One simple statistic illustrates how perverse the County Council’s policy is. The number of rural primary schools approved for closure by the government is, on average, 6 – for the whole country. Yet as a result of its Primary Strategy, Kent County Council proposed to close 8 rural primary schools and “amalgamate” 3 more. Add them up and, in effect, you get 11 closures – almost twice as many as the whole of the rest of the country put together.

I believe in the right of parents to exercise choice in deciding which school is the best for their child. If this choice is to be real then there have to be spare places. This does involve extra cost but it is a principle recognised by all the main political parties.

Selsted Church of England Primary School is a highly valued school. There are no alternative places available in similar schools in the vicinity to accommodate its pupils. Its closure would be an act of educational vandalism. I shall do everything in my power to prevent it.

Building collapses as fire engulfs Shepway primary school

Contributed by editor on Sep 13, 2006 - 05:54 PM


More than 200 children and their teachers  escaped unhurt from Lympne Church of England Primary School, near Hythe when fire broke out just before 10.00am  this morning (13 September).

Fire engulfed the school in minutes and within an hour the school hall had collapsed and several other buildings were also gutted.

About 70 firefighters tackled the  blaze in Octavian Drive in the village. Initial suggestions were that an electrical fault, possibly in a roof void above the staff room, was to blame.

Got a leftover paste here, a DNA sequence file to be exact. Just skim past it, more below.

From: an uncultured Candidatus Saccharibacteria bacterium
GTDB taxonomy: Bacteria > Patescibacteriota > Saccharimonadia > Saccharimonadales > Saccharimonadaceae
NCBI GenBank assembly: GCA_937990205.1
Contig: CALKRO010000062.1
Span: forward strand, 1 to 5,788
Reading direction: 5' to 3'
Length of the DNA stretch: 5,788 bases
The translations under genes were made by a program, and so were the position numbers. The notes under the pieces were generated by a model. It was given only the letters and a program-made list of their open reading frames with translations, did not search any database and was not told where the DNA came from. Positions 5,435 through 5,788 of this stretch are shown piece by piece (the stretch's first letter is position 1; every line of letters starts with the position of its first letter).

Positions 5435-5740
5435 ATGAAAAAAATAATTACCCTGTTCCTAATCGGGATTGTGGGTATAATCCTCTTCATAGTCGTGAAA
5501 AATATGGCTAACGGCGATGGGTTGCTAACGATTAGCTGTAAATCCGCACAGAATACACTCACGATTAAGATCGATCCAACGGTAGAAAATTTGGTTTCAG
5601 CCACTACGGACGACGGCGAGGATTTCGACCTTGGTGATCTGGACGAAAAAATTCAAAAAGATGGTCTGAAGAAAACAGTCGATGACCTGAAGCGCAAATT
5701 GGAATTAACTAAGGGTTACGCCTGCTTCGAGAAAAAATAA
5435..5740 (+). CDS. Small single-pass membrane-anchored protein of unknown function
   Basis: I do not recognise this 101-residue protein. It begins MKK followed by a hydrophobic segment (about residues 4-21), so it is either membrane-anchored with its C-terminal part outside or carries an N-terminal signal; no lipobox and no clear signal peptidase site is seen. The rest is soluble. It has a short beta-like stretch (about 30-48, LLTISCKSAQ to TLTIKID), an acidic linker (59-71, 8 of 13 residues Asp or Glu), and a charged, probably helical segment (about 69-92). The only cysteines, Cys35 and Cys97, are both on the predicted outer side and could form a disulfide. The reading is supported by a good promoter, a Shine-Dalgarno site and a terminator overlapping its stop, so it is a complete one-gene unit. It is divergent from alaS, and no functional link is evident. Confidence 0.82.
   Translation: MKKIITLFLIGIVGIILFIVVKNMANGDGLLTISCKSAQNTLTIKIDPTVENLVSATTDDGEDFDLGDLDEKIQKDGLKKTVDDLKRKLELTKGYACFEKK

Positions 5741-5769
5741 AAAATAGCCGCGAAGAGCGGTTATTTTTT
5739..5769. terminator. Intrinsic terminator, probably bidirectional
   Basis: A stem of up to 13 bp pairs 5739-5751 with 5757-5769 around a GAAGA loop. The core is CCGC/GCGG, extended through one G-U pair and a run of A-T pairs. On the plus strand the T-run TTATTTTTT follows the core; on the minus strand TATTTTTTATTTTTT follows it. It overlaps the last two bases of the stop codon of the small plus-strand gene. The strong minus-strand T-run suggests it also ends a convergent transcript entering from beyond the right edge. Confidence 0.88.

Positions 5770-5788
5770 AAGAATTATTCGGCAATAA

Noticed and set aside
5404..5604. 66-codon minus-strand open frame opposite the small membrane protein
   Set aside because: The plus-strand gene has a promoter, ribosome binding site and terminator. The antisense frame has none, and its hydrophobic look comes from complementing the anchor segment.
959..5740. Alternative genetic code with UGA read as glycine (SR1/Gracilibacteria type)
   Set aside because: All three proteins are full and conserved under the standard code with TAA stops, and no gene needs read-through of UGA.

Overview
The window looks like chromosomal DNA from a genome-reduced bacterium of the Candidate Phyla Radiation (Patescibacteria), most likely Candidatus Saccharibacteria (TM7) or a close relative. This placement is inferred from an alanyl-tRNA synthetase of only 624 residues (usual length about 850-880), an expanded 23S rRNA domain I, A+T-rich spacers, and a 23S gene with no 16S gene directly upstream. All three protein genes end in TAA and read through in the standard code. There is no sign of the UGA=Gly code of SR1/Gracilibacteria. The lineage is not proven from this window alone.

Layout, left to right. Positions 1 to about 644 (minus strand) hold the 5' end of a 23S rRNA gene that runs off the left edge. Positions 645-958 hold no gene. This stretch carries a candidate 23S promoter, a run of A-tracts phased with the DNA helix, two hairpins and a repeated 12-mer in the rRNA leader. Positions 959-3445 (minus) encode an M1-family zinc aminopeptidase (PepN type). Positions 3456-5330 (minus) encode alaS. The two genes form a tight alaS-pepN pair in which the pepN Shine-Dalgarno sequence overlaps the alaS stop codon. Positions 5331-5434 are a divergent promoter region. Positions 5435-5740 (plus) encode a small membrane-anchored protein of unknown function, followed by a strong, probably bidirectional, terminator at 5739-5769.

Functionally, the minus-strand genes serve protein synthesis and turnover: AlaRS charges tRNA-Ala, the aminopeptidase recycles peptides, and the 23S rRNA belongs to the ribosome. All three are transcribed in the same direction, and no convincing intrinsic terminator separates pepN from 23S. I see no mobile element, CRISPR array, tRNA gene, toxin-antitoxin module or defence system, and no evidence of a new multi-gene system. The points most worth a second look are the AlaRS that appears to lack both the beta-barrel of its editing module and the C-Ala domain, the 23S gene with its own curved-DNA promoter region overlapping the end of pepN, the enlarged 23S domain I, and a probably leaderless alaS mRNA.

Pupils were led to safety and taken to Lympne Village Hall.

Residents were told to keep windows shut as thick smoke billowed out from the school.

People reported seeing the flames from as far away as Dymchurch.

Shepway council's director of operations, Ian Craig confirmed that all the children were safe. "The damage is quite considerable.

"It doesn't look as if the children will be back at that school in the near future.

"We'll have to look into alternative provision as soon as possible."  Mr Craig added.

The Gazette have been told that the school is so badly damaged , it will need to be demolished.

David Adams, Kent County Council's Area Education Officer is inspecting the alternative accomodation tomorrow.

In the meantime the Churchill School in Hawkinge has offered to take Lympne pupils.

Hawkinge Parish Council agenda 13 September 2006

Contributed by editor on Sep 13, 2006 - 05:16 PM

Hawkinge Parish Council meeting Wednesday 13 September 2006 at 7.30 p.m. in the Village Hall


The Chairman will take questions from parishioners.   The number of speakers will be limited to five (time limit 3 minutes).